likelihood, we need to
minimize the negative
log probability of the
correct answer
summed over the
training set.
E    ln p (t n | yn )
n 1
   t n ln yn  (1  t n ) ln (1  yn )
n 1
if t =1
if t =0
tn 1  tn
 
yn 1  yn
error derivative on
training case n
yn  t n
yn (1  yn )
Using the chain rule to get the error
zn  w x n  w0 ,
yn  t n
yn yn (1  yn )
 xn
 yn (1  yn )
En dyn zn
 ( yn  t n ) x n
yn dzn w
The cross-entropy or “softmax” error function
for multi-class classification
The output units use a nonlocal non-linearity:
yi 
e zi
 yi (1  yi )
target value
The natural cost function is the
negative log prob of the right
The steepness of E exactly
balances the flatness of the
E    t j ln y j
E y j
 yi  ti
j y j zi
A special case of softmax for two classes
y1 
e e
1 e
( z1  z0 )
• So the logistic is just a special case that avoids
using redundant parameters:
– Adding the same constant to both z1 and z0
has no effect.
– The over-parameterization of the softmax is
because the probabilities must add to 1.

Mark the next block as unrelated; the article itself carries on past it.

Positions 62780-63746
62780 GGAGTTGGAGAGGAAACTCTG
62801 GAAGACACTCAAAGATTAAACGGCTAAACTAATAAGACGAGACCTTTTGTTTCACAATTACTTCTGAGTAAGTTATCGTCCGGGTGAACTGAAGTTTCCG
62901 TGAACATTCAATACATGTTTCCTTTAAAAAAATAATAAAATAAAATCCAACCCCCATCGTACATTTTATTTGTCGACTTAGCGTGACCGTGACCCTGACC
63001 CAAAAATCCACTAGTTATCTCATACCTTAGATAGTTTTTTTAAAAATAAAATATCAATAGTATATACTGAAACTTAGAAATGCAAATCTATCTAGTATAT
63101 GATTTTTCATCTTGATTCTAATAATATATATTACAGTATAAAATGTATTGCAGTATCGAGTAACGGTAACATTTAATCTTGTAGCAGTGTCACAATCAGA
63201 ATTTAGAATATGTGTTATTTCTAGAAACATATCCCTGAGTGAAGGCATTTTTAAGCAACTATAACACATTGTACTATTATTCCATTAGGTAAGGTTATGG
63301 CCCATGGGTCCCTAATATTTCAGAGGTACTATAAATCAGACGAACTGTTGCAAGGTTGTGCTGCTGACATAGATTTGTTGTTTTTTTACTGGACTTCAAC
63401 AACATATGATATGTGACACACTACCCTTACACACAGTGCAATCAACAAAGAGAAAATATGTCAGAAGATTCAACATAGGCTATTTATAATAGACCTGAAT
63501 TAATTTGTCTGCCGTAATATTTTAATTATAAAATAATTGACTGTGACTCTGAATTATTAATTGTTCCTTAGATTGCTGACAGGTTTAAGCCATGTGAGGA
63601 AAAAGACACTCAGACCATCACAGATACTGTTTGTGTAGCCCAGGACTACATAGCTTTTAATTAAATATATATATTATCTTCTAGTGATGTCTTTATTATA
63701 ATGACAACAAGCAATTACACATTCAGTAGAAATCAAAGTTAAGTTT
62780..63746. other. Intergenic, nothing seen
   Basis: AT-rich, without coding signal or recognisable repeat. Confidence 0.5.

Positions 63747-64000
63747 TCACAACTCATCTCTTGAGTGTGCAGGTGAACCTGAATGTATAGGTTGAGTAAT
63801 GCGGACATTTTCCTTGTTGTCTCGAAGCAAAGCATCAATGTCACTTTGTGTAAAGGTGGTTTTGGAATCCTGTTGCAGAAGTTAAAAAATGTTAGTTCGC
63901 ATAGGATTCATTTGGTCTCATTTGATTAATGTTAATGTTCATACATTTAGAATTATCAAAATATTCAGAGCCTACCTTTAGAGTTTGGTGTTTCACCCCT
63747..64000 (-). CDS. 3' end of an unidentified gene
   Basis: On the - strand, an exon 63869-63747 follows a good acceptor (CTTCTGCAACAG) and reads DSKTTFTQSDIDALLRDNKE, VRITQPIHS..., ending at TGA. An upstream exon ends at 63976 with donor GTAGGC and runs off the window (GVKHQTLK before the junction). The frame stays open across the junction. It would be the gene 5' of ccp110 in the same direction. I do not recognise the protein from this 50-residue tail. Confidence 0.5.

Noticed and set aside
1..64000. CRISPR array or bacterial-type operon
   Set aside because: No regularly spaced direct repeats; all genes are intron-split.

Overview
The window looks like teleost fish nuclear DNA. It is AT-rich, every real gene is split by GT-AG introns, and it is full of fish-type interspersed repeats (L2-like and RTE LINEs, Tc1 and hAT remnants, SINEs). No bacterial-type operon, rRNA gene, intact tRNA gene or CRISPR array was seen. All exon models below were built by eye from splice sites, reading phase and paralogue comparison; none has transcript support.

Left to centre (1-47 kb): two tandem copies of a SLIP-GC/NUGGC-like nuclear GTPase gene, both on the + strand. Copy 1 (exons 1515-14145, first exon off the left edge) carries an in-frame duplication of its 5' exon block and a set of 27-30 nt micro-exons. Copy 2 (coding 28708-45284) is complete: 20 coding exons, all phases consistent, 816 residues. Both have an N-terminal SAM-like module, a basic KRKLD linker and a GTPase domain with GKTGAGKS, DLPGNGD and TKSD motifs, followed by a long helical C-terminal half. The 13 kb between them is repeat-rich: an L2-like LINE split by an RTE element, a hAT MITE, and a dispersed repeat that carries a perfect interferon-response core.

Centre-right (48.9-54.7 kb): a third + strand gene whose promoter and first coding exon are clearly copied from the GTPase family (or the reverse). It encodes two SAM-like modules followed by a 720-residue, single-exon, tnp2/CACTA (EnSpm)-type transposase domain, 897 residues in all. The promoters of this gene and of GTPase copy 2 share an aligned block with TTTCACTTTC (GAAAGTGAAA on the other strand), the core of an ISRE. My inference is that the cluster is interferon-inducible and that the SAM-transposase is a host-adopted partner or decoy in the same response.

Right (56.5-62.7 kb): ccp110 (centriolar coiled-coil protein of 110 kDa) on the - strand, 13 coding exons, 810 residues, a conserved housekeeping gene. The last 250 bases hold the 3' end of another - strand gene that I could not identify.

Probabilistic Generative Models for Discrimination
• Use a separate generative model of the input vectors for
each class, and see which model makes a test input
vector most probable.
• The posterior probability of class 1 is given by:
p(C1 ) p(x | C1 )
p(C1 | x) 
p(C1 ) p(x | C1 )  p(C0 ) p(x | C0 )
1  e z
p(C1 ) p(x | C1 )
p(C1 | x)
where z  ln
 ln
p(C0 ) p(x | C0 )
1  p(C1 | x)
z is called the logit and is
given by the log odds
A simple example for continuous inputs
• Assume that the input vectors for each class are from a
Gaussian distribution, and all classes have the same
covariance matrix.
p(x | Ck )  a exp 
inverse covariance matrix
(x  μ k )T  1 (x  μ k )
• For two classes, C1 and C0, the posterior is a logistic: